These four began as Trotskyists, which leads me to my favorite quote in the film (I’m not quite remembering who said it):  “We didn’t know he [Trotsky] was right. We only knew he was interesting. And in the Village then, to be interesting was to be right. Certainly to be uninteresting was to be wrong. And I’m not sure I don’t still hold to that.” I have to admit that I probably hold to that as well, as I frequently find my self disagreeing even when I agree.  And Trotsky was a more interesting figure than Stalin, or even Lenin, and certainly more interesting than Norman Thomas (you get to see a rare clip of a Thomas speech in the film), though maybe not quite as interesting as Debs or Shachtman.

As they got older and left CCNY, the four, and others, pooled resources and joined as writers a magazine entitled Partisan Review – intending to be a literary magazine with a political philosophy emphasis.  Now the film doesn’t get into the history so much, but Partisan Review actually has roots in the Greenwich Village intellectual milieu, which included John Reed, Max Eastman, and the Masses Crowd, and it may overemphasize a bit the divide between Alcoves One and Two in the broader sense, but perhaps not as it applies to these four individuals.

They were integral to the formation and development of Commentary Magazine, which began as an attempt to integrate Jewish radicalism into American democratic culture with complex cultural criticism, but the magazine ultimately slid into a more straight-jacketed ideological neo-conservatism, and exists now as a shadow of its more intellectually challenging past.  But by the time the four were writing for Commentary, all of them, including Howe, had abandoned their CCNY-era radicalism and embraced a more skeptical and pragmatic liberal outlook, which sent them into different directions.  The film examines the directions they took and attempts to find answers to the question of why like experiences could leave Irving Howe in the socialist fold (even if most self-proclaimed socialists regarded him as neo-conservative) while pushing Irving Kristol into the the Reagan camp.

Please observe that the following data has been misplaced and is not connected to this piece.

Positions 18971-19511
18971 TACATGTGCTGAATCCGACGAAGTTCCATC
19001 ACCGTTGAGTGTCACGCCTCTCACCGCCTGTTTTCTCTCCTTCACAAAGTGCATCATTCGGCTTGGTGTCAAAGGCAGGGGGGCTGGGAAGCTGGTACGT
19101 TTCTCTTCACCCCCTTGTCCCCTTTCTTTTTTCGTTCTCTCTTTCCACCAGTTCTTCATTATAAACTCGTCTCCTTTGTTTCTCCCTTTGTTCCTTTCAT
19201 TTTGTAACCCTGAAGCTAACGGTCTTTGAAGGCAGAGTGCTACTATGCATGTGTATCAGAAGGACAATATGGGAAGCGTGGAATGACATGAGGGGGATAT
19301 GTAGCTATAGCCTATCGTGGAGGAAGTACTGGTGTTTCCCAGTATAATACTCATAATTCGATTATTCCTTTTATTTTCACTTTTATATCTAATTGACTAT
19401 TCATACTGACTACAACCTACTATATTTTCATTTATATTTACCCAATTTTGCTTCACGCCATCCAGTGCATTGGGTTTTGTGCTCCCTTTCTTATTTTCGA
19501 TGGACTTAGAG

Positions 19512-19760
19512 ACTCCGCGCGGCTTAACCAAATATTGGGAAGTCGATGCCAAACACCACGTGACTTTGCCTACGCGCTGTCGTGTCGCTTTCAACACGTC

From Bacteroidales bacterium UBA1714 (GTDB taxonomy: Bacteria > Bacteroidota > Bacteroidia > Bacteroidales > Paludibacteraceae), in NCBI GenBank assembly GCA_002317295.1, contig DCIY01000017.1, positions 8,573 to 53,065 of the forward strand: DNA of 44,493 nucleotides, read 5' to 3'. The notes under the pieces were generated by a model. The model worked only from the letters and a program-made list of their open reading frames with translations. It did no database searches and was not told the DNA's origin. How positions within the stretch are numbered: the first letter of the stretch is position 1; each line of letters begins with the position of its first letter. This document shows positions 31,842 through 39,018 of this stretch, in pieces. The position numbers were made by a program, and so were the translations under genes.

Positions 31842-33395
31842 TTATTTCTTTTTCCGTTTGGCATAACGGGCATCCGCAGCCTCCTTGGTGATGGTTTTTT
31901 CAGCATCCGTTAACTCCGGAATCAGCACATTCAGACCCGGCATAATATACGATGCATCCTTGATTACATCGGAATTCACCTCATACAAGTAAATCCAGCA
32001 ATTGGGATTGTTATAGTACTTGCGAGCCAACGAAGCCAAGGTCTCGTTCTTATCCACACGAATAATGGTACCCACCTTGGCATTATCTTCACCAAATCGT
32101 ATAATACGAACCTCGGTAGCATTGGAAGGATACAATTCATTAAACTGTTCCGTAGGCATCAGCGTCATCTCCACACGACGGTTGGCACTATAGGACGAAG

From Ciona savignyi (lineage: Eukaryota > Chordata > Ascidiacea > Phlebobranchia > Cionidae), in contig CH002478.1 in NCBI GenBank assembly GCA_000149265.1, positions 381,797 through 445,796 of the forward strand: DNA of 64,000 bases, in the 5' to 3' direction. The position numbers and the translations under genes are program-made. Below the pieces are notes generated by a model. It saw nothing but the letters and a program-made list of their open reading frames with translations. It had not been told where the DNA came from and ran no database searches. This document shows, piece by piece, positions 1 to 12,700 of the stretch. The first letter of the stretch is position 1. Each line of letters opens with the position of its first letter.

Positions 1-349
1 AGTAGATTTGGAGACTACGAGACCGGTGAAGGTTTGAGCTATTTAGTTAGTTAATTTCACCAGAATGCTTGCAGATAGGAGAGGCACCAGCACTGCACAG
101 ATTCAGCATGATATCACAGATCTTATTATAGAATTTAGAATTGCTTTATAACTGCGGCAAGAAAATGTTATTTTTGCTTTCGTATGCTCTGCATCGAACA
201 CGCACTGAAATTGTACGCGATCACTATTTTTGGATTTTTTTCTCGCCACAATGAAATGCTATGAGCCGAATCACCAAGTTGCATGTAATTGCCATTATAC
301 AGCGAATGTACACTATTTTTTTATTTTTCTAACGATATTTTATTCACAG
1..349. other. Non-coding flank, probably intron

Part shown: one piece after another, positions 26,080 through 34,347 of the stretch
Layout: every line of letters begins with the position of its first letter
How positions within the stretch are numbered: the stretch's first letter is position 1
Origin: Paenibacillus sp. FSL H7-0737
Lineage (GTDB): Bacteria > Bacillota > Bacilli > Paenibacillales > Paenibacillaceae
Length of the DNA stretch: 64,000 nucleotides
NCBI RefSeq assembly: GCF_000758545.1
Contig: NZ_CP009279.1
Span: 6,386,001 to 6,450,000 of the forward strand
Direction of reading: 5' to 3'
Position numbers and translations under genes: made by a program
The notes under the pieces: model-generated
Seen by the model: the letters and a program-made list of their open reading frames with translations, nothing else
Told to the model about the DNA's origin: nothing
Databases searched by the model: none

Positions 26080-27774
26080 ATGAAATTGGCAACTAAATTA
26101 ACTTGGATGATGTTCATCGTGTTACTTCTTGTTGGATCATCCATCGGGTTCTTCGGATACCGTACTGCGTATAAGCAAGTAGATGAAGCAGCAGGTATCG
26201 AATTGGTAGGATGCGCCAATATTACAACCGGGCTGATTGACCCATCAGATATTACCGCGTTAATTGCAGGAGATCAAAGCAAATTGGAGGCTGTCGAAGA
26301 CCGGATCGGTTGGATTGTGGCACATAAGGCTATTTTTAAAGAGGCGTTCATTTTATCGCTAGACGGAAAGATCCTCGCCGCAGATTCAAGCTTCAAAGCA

When McCarthyism came into full swing, these intellectuals found themselves in a tight spot.  They had become anti-communist to the point that they were slamming not only the C.P. itself for its ties and loyalty to the Soviet Union, but also the liberals who downplayed the American communist’s complicity with the mass killings carried out by their more “successful” Soviet counterparts.  None of the intellectuals’ was particularly enamored with McCarthy as a matter of style, but while Kristol protests that he referred to McCarthy as a “vulgar demagogue” while implicitly supporting the carnage McCarthyism was wreaking on innocent people and the culture at large, he and other Commentary writers did not object to the underlying witch hunt process which ruined the lives of people who had been guilty of nothing more than attending socialist meetings while in college.  At this point, Irving Howe broke away from many of his friends; and while slamming communism and even to some extent defending American culture, he attacked McCarthyism on civil liberties grounds- a frame that the others were unable or unwilling to adopt.  Their defensiveness as exhibited in the interviews of the film is remarkable.  On the one hand they protest that they did in fact “question” methods being used, but on the other felt that some sort of process was necessary.

Howe and other anti-Stalin socialists started the independent socialist quarterly Dissent (there is a recurring theme in the film that when Intellectuals don’t know what else to do, they start a magazine).  The idea was to revisit socialism as a goal or a hope in a non-ideological manner, and outside of the auspices of any particular organization or program, while maintaining critical independence of thought and analysis.  Kristol dismissed it as ideologically anachronistic and irrelevant, but by the time he was asked to comment he had already turned to the dark side and it’s unclear whether he was at that point unable to segregate his personal opinions from his political agenda.  But the debate raged and an indication of the prominence of the debate in the NY Jewish subculture came a couple of decades later when Woody Allen, either unaware or uncaring that the reference was somewhat obscure on the national level, dropped a line into his acclaimed movie Annie Hall referencing a peace reached between Commentary and Dissent so that they merged to form the magazine Dysentery.  Of the millions who have watched the Academy Award winning film over the decades since, probably only a fraction of them understand the reference.  But that it made it into the movie is an indication of how strong the debate was in NY Jewish subculture.